Thursday, January 28, 2010

Change of Address.

I blog here now:
Grievances and Ruminations

Submitted for your approval,


Saturday, September 5, 2009

Carver in the Rough

Artist types throw around their "influences" an awful lot, but generally I think they assign that title to the greats of their profession for the sake of an answer. At least, the number of times I've furrowed in my brow in doubt or confusion when reading or hearing of someones influences far outweighs the times I solemnly nod my head in acceptance. For me as a writer, one of the few people who I can undoubtedly call a true influence is minimalist short story writer Raymond Carver.

Before I read Carver, I don't believe I knew how to read like a writer, or at the very least, I couldn't do it as well. As is the minimalist tradition, themes, and often the very plot in his writing, is drastically understated. They exist in minute details, subtext, and symbols. This applies to length, of course as well. I don't know that I even consider it so much a style as much as an example of the level of subtlety every writer should strive for. A number of my stories, most notably The Murder, are directly influenced by his work. Needless to say, his work is important to me.

I recently read on the New York Times website that Library of America will be publishing a volume of all of Carver's work before it was edited by Gordon Lish for publication. It's no secret that Carver's work blossomed in the hands of his editors-- the level of subtlety he achieved cannot be discussed without some attribution to them. Despite my overwhelming curiosity, I can't help but worry about the significance of the transformitive abilities a liberal use of the proverbial scissors. Is it Carver who has helped shape my writing, or someone else entirely?

It's a precarious situation, especially because by the time Carver arrived at his final collection, Cathedral, his writing style was noticeably different. Not bad, far from it-- some consider it his best work-- but the stories become "easier" to read; The intent isn't nearly as shadowed. Will an unearthing of his unedited work reveal more of a direct bridge from one way of working to another? Was it more progressive than a simple early period, middle period, late period? Probably-- and given that my own favorite stories by Carver come from What We Talk About When We Talk About Love-- what would be considered a part of his middle period, it's likely the most significant number of changes will be in these very stories.

I learned as much about writing and reading from Carver than I have from any professor I've ever had, if not more and I certainly have more affection for him than any of them as well. I certainly plan to read the forthcoming publication (at least I will after I read several of his collections as they currently stand. My experience with Carver was with Where I'm Calling From, a 500+ page collection encompassing work from his entire career) and I'm pleased that what Carver deemed finished will finally get published but it remains unnerving. He is a genius regardless, but not necessarily my influential teacher.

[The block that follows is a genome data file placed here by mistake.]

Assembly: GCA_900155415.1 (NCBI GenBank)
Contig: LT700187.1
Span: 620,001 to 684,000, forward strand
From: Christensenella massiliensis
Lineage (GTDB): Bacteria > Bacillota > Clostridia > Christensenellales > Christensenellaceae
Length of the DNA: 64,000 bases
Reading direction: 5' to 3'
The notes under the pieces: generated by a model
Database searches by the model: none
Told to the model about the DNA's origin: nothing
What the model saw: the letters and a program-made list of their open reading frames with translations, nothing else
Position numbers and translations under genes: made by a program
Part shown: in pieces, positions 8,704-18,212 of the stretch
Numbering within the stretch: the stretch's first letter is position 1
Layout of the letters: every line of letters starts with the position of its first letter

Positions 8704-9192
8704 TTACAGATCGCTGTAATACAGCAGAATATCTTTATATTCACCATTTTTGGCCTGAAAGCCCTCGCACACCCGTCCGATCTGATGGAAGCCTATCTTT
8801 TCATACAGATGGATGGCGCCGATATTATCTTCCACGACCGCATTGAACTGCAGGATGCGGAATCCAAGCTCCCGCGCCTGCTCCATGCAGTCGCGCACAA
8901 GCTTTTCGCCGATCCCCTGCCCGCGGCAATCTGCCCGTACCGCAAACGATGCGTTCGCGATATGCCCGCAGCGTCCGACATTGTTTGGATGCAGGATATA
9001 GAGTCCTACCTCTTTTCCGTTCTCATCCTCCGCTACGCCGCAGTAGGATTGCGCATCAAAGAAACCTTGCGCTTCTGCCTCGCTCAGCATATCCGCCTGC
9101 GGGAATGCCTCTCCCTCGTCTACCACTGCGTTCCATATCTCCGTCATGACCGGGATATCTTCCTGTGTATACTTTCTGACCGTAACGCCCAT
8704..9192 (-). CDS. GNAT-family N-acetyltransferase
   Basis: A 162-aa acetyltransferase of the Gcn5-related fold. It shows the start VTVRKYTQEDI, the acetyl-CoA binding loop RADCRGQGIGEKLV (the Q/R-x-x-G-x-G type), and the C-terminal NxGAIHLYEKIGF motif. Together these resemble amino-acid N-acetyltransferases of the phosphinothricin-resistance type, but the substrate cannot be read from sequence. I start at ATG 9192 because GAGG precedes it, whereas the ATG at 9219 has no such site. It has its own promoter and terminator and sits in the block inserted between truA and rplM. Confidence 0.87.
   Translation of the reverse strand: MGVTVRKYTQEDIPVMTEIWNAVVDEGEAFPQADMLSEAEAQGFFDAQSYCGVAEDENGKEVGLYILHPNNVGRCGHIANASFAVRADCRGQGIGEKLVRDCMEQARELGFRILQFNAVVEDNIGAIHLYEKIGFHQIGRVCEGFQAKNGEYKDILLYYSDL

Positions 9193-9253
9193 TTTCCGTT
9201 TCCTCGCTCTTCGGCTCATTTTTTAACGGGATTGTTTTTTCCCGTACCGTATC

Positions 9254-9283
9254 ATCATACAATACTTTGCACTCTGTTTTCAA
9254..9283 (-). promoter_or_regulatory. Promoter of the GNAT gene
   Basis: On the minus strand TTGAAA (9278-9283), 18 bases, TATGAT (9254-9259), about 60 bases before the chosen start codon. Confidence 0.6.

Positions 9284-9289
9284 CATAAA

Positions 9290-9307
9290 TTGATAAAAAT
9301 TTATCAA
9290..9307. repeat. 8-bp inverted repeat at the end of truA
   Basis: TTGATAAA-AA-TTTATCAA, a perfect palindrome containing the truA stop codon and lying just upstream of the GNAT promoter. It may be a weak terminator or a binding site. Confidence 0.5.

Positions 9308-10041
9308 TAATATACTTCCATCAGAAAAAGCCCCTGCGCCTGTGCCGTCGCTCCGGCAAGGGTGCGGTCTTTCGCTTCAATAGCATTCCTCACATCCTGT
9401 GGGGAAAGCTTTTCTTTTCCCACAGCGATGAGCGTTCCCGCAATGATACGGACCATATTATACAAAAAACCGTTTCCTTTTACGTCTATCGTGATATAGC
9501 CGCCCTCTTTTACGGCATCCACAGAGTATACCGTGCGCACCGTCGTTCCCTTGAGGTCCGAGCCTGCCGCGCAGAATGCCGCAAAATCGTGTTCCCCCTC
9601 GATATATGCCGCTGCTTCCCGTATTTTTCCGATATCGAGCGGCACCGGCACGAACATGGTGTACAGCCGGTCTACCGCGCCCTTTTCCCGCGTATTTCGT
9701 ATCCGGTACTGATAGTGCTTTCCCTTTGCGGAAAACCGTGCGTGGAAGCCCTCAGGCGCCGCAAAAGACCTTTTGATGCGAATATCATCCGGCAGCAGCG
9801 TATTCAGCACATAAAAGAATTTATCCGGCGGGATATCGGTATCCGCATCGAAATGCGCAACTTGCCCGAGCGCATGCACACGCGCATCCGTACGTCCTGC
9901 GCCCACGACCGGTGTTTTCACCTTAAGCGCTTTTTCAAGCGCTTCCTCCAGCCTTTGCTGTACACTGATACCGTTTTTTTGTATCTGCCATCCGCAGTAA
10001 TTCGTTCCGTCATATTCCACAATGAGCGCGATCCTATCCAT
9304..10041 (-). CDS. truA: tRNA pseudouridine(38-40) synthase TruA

P.S. Initial skimming of the comparison link on the Times Page is rather disheartening.

Wednesday, September 2, 2009

Comic Review Wednesdays - Justice League: Cry for Justice #3

Justice League:Cry for Justice #3
Written by James Robinson
Art by Mauro Cascioli

I read three pages of this and threw the comic down in frustration. That is all I have to say.

My previous reviews of this miniseries, which I desperately hoped would improve, should say everything that needs to be said.

RATING: N/A (Likely, 2 out of 10 for only the artwork).

Monday, August 31, 2009

Disney buys Marvel

I considered giving this blog a somewhat clever or inventive title, but when it comes down to it, I think the news is staggering enough. Early this morning Disney bought Marvel Entertainment for about the sum of 4 Billion dollars. While major news outlets focus on the buy, and what it mean for Disney shareholders, I can't help wondering what it means for Marvel Entertainment.

It's ironic that the buy should happen at the same time Marvel is celebrating its seventieth anniversary. The characters in Marvel Comics are American Icons; perhaps not to the degree of those at DC, but its difficult to doubt the notoriety of the likes of Spider-man, or Wolverine. Disney, in fact, is only about as old as Marvel itself; their first feature film (Snow White and the Seven Dwarfs) hitting theaters the same year Marvel's, then Timely, first comic hit the shelves. This is perhaps the biggest reason the news is difficult to comprehend; both companies seem equally indestructible so the notion that one old fish has swallowed another is perplexing.

This aside, I think the buy means trouble for the Marvel stable. Disney is now notorious for its franchise buy outs: The company now own the rights not only to their own properties, but also to those of the Pixar Properties, the Jim Henson properties, and now those at Marvel. Not to be a negative Nancy, but consider the entertainment presence the Jim Henson characters since the buy out in 2002. The characters, it seems to me, have been exploited for merchandising purposes but have been used for little else. I could be wrong but nothing comes to mind aside from some DVD releases, and some toys.

The major reason I'm concerned is that I believe Marvel understood the success of their properties was dependant on comic sales. While they're not the most economically successful, they're what continues to generate fans, and keeps fans enthusiastic about other media releases. Of course Marvel itself has been doing a thoroughly disgusting job exploiting its material for toys, TV shows, and movies with the intent to move beyond the comics, so perhaps a de-emphasis is inevitable. I'm concerned because Disney-- a company that booted out hand drawn animation because it wasn't selling despite it being the backbone of the company, and that it wasn't selling largely because of the poor artistic decisions being made-- has a strong fiscal focus. You may say, "Well, yeah, they're a cooperation" but what I mean is that their decisions don't seems to be effected by artistic, traditional, or social influences. I wouldn't doubt for a second that their return to 2D animation musicals has been driven by the mixed success of their own (non-Pixar) 3D movies, and the ever building nostalgia for the Disney Renaissance. I think I'm just now waiting for the news that the company that remorselessly threw out their drafting tables will be doing the same to the printing press.